OLYMPIA State health officials warn that a type of biotoxin never before found in Washington shellfish has been detected in shellfish from the Sequim Bay area. The discovery led to a commercial and recreational harvest closure in Sequim Bay, and people are urged not to eat shellfish from that area until further notice due to the risk of Diarrhetic Shellfish Poisoning (DSP). A recall was conducted for commercially sold products from the area dating back to Aug. 1; all recalled product has been accounted for and is not currently on the market.
This is the first time in Washington or the United States that DSP toxin has been found above acceptable food safety limits. Since this is new to the state, the Department of Health is sampling and testing shellfish areas throughout the state to learn more about it. New information will be shared as it is received.
This biotoxin has been a problem in several European countries for some time and was recently found in British Columbia waters. The Department of Health Office of Shellfish and Water Protection has suspected the biotoxin may become a concern in Washington waters. The program is working with federal partners and the University of Washington on this emerging issue in order to protect public health. As environmental monitoring was underway, we learned of illnesses matching the description of DSP in a local family. Shellfish samples were tested at the federal Food and Drug Administration lab, which confirmed presence of the toxin.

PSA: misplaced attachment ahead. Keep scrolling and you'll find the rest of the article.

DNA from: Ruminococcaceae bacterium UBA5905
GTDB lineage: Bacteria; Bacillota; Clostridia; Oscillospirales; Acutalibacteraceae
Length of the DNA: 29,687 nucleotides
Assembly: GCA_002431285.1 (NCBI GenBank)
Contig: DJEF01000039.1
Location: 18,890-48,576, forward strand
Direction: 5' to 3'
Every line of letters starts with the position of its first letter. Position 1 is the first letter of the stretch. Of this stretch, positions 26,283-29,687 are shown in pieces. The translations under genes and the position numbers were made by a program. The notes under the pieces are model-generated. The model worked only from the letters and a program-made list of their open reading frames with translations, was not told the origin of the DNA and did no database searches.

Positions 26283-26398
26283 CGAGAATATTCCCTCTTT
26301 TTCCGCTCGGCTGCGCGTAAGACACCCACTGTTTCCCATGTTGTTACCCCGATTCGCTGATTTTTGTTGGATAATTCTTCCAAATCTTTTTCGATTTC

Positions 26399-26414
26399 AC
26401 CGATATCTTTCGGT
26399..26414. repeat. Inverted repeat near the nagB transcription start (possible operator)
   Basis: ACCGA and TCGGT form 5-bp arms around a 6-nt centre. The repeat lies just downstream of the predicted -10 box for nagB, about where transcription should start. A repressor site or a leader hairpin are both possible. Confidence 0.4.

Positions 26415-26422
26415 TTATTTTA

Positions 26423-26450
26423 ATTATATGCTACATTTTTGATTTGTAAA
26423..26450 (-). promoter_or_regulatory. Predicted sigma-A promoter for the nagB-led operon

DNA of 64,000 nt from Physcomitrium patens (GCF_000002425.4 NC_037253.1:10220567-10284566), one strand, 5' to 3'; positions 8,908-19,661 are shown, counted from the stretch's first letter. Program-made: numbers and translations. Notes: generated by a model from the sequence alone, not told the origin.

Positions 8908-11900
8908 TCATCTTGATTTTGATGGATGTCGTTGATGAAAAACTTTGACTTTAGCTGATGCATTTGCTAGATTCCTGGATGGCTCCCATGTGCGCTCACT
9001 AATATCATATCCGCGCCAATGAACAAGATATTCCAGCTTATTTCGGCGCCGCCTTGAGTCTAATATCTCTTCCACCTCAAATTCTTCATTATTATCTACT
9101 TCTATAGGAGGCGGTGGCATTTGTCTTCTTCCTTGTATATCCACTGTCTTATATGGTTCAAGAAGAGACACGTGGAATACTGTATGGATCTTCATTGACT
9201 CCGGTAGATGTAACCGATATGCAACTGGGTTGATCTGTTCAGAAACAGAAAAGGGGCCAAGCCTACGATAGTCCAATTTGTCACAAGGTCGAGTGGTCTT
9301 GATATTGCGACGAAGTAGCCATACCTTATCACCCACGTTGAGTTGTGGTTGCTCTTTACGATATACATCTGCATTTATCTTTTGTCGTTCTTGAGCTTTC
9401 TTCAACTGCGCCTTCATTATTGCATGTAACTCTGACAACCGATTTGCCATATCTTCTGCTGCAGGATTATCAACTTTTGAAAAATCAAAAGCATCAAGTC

Unlike bacterial contamination, DSP is a toxin, so it is not killed by cooking. Eating shellfish contaminated with DSP may cause Diarrhetic Shellfish Poisoning, a foodborne illness. DSP can cause diarrhea, nausea, vomiting, abdominal cramps and chills, very similar to gastrointestinal or stomach flu type symptoms. If you eat DSP-tainted shellfish, symptoms could begin within a few hours and last one to three days at the most.
The Office of Shellfish and Water Protection (www.doh.wa.gov/ehp/sf/default-sf.htm) provides updated information on shellfish safety, warnings, closures and restrictions for locations throughout the state (ww4.doh.wa.gov/scripts/esrimap.dll?name=bioview&Cmd=Map&Step=1).